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Venture capital is only right for a small percentage of businesses

VC isn’t good for every company. I feel like I’ve said that a thousand times now but it is a really important point. Just today I was with a company where the most likely exit value is £25m, that could be a great result for the founders and employees, but wouldn’t be a great result for a VC, and hence raising venture capital is not the right idea for them, and they probably shouldn’t have been wasting cycles talking with us.

I’m writing about this again today because I just read Chris Dixon’s excellent post Shoehorning startups into the VC model and it gives me a chance to really hammer this point home. He makes three great points:

  1. For some entrepreneurs, raising venture capital becomes a goal unto itself, instead of what it should be: a heavy burden that only makes sense in certain cases.
  2. A startup should raise venture capital (or “venture-style” angel/seed funding) only if: 1) the goal is to build a billion-dollar (valuation) company, and 2) raising millions of dollars is absolutely necessary or will significantly accelerate growth. – I would say $100m rather than $1bn
  3. There are lots of tech companies that are very successful but don’t fit the VC model. If they don’t raise VC, the founders can make money, create jobs, and work on something they love. If they raise VC, a wide range of outcomes that would otherwise be good become bad.

(Emphasis mine.)

The temptation to raise venture capital is very understandable – it’s sexy, nearly all the high profile startups do it, having $ms in the bank would feel great, stories of entrepreneurs finding it easy to raise VC abound, and the alternatives (selling stuff, forgoing salary) are hard. For the reasons Chris sets out the hard route is often the best route. The irony is that for companies that shouldn’t be raising venture the process often turns out to be no easier than the alternatives.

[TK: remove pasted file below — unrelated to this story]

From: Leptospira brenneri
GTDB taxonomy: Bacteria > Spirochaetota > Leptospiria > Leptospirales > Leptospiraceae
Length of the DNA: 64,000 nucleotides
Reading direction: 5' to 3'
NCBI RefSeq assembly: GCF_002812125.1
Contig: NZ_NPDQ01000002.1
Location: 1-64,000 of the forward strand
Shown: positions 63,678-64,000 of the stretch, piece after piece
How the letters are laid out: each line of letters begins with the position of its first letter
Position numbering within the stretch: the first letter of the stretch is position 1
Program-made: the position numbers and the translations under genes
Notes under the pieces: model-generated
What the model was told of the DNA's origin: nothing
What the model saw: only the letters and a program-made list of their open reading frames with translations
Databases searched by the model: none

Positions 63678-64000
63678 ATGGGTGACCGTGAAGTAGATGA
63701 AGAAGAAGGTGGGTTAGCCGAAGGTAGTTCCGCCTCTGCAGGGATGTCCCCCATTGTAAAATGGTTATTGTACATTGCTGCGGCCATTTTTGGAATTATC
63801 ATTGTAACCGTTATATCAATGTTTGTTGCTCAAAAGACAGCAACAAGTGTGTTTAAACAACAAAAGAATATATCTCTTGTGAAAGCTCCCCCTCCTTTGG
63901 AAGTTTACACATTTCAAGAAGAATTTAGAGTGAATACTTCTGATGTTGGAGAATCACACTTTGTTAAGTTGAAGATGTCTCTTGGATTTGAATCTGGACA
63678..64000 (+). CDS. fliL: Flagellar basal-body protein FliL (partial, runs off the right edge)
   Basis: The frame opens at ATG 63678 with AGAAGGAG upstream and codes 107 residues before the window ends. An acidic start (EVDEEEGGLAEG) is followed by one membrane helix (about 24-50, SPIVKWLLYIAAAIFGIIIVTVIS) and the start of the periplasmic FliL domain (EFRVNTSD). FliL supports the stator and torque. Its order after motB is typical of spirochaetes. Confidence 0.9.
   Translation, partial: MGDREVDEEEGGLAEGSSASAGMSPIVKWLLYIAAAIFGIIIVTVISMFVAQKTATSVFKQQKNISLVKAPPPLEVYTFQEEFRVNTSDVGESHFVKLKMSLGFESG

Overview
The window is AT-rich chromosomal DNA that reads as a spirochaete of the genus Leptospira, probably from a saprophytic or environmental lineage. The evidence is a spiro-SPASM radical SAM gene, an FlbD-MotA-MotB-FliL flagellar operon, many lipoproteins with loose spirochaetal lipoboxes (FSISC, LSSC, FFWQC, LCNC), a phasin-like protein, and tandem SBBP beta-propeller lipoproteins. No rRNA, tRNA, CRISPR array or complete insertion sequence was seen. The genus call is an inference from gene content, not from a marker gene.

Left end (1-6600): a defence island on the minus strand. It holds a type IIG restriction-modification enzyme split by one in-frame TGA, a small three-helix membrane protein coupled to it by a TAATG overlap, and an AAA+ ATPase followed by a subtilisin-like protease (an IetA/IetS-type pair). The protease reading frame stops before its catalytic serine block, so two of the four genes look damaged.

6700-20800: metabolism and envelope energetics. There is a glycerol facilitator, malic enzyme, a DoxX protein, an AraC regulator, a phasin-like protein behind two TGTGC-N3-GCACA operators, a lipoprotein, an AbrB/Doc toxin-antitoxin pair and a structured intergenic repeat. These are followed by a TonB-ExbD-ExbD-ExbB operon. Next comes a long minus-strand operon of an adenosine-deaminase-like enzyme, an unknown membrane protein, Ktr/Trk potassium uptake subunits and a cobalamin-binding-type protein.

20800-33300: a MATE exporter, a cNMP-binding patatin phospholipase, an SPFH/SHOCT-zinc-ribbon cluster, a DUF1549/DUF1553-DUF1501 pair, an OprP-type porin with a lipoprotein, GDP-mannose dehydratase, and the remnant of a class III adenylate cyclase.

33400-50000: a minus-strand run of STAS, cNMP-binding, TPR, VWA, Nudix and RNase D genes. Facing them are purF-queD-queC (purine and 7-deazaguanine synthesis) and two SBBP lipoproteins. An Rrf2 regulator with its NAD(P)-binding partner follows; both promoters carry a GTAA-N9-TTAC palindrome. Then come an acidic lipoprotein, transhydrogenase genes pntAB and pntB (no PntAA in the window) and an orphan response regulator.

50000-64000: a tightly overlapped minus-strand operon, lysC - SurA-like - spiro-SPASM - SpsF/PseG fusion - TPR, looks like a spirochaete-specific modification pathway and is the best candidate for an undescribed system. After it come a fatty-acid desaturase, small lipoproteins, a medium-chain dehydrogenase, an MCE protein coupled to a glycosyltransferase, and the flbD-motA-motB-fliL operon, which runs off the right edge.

• http://wildirishguy.com Damon Oldcorn

    Yes and you will lose your independence….. that great feeling you have of being your own man/woman which is probably why you took the start up route in the first place.

  • Chris

    Couldn’t agree more. Pleased you clarified the $100m valuation though.

  • neil_lewis

    Hi Nic – l love your courage for putting this out loud and clear.

    Quick question – for all the startups that are exchanging a few points of equity for a startup accelerator or taking Seed EIS funding, are they wasting their time?

    I realise that 6 or 8% of equity for an accelerator may not sound like a lot, but it is only the first step to raising funding at the Seed level and then onto second and third (VC) round funding. So, these companies are setting out in the expectation of raising a lot money later on.

    Br
    Neil

  • http://www.theequitykicker.com brisbourne

    Definitely not. Accelerators have helped large numbers of companies get to the next level, and similarly seed funding can help (EIS or not). The question to ask is whether the incubator is high quality or whether the investment is enough to give you a meaningful step forward.

  • neil_lewis

    Thanks Nic – so would it be right to assume that many startups that take seed funding or join quality accelerators, don’t necessarily need a second or third VC funding round? Hence, startups would be wise to raise enough – to make a meaningful step – which in some cases means they won’t raise funds again?

  • http://www.theequitykicker.com brisbourne

    For most a meaningful step gets them to a place where they can raise another round at a higher valuation.